# Re: How I can calculate a surface of a points list?

*To*: mathgroup@smc.vnet.net*Subject*: [mg11662] Re: How I can calculate a surface of a points list?*From*: Paul Abbott <paul@physics.uwa.edu.au>*Date*: Sat, 21 Mar 1998 18:35:02 -0500*Organization*: University of Western Australia*References*: <6esmu7$63v@smc.vnet.net>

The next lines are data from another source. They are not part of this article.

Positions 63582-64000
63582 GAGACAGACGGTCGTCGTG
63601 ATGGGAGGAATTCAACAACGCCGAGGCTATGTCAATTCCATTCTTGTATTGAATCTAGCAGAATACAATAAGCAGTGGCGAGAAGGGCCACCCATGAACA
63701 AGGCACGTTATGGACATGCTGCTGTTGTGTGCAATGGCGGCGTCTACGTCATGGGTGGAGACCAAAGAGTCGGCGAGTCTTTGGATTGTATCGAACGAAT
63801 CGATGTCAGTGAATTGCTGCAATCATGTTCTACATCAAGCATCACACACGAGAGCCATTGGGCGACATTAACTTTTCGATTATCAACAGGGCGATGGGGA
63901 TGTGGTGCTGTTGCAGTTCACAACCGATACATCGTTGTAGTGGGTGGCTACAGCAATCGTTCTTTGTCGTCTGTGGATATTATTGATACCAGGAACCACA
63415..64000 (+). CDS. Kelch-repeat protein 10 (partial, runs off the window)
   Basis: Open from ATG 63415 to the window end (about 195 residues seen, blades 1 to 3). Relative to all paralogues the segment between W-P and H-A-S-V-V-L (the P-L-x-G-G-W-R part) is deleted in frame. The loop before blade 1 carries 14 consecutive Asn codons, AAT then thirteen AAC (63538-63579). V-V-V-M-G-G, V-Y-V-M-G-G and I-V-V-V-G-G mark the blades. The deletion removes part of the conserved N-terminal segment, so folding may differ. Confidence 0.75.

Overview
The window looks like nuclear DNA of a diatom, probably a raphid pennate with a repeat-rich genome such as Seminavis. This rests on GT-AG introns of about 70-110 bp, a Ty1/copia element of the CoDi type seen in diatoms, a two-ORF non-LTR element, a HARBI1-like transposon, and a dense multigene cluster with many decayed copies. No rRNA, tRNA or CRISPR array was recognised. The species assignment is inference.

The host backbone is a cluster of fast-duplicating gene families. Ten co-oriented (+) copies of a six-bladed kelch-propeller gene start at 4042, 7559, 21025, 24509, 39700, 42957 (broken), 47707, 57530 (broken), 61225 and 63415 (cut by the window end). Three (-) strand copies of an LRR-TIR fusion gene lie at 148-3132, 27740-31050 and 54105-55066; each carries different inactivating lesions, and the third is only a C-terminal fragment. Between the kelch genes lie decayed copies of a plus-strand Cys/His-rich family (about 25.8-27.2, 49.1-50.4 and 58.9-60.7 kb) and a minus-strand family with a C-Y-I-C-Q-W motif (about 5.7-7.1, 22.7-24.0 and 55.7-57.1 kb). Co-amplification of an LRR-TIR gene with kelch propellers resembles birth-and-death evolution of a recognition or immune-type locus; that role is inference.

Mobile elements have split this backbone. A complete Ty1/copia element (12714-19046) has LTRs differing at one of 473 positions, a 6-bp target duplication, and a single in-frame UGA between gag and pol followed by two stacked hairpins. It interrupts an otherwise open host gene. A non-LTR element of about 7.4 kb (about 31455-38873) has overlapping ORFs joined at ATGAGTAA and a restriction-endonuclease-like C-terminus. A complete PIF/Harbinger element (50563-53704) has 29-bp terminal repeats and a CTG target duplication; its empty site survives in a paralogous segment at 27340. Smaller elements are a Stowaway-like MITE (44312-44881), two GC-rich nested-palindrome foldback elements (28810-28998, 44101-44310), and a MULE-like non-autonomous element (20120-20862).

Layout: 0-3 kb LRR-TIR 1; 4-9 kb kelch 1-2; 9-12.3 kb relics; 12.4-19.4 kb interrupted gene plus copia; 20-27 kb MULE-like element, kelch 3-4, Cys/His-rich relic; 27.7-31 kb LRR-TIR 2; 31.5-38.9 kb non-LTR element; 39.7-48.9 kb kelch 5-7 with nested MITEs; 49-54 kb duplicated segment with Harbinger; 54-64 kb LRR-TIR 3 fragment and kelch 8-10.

Joan Garcia wrote: > I have a very little problem with Mathematica, > > I have a points list, this list defines a polygon. How I can calculate > the surface of this polygon I have defined with a points list? A search of comp.soft-sys.math.mathematica using Deja news http://www.dejanews.com/home_ps.shtml returned the following: Subject: [mg11662] Re: finding irregular areas From: Richard Mercer <richard@seuss.math.wright.edu> To: mathgroup@smc.vnet.net Approved: Steven M. Christensen <steve@christensen.cybernetics.net>, Moderator Organization: MathSolutions, Inc. > I have a colleague who is looking for a full or partial > Mathematica solution to the following situation. > > He has some aerial photographs of agricultural fields. > These fields are broken up by fences. The fields are > not of any nice shape being defined by rivers, roads, > etc. He was to be able to scan the photos into his > computer and then find the areas of the various fenced > areas. > > He will need to be able to define the fenced areas with > a mouse or similar device and then feed the numbers to > a program to find the area. > > Any ideas on how to handle all or part of this kind of > problem? > > [I did suggest that he just cut the photos into the > various areas and weight each and compare to a known > area's weight, but that was not technical enough. :-) > ] > > Thanks. > > Steve Christensen > Here is a formula for the area of a polygon with vertices {(xk,yk): k = 1,...,n}: Area = 1/2 [(x1*y2 - x2*y1) + (x2*y3 - x3*y2) + ... + (xn*y1 - x1*yn)]. This formula appears in an Article by Gil Strang of MIT on p. 253 of the March 1993 issue of The American Mathematical Monthly, with the note that it is "known, but not well known". There is also a very brief discussion of proofs and other references, including an article by Bart Braden of Northern Kentucky U., a known Mathematica enthusiast. If your friend is successful in digitizing enough points to define the region, this formula will calculate the area. Being a polygon is not a practical limitation, you just might have to use more points! Richard Mercer Subject: [mg11662] Re: [mg1084] Re: finding irregular areas From: Allan Hayes <hay@haystack.demon.co.uk> To: mathgroup@smc.vnet.net Richard Mercer < richard@seuss.math.wright.edu > [mg1084] Re: finding irregular areas writes >Here is a formula for the area of a polygon with vertices >{(xk,yk): k = 1,...,n}: > >Area = >1/2 [(x1*y2 - x2*y1) + (x2*y3 - x3*y2) + ... + (xn*y1 - x1*yn)]. > >This formula appears in an Article by Gil Strang of MIT on p. 253 of >the March 1993 issue of The American Mathematical ..... Here are two quite different codes for Strang's formula Area2[cds_] := Plus@@Det/@Partition[Append[cds,First[cds]],2,1]/2 Area3[cds_] := (#1.RotateLeft[#2] - RotateLeft[#1].#2)&@@Thread[cds]/2 The second one is the quicker (and both are quicker than the code I gave in an earlier posting). The result depends on signed areas given by determinants and the idea of a radius vector sweeping out area (in Strangs's formula the vector rotates around the origin, in my previous posting it rotates around the first point of the polygon). Allan Hayes hay@haystack.demon.co.uk Cheers, Paul ____________________________________________________________________ Paul Abbott Phone: +61-8-9380-2734 Department of Physics Fax: +61-8-9380-1014 The University of Western Australia Nedlands WA 6907 mailto:paul@physics.uwa.edu.au AUSTRALIA http://www.pd.uwa.edu.au/~paul God IS a weakly left-handed dice player ____________________________________________________________________

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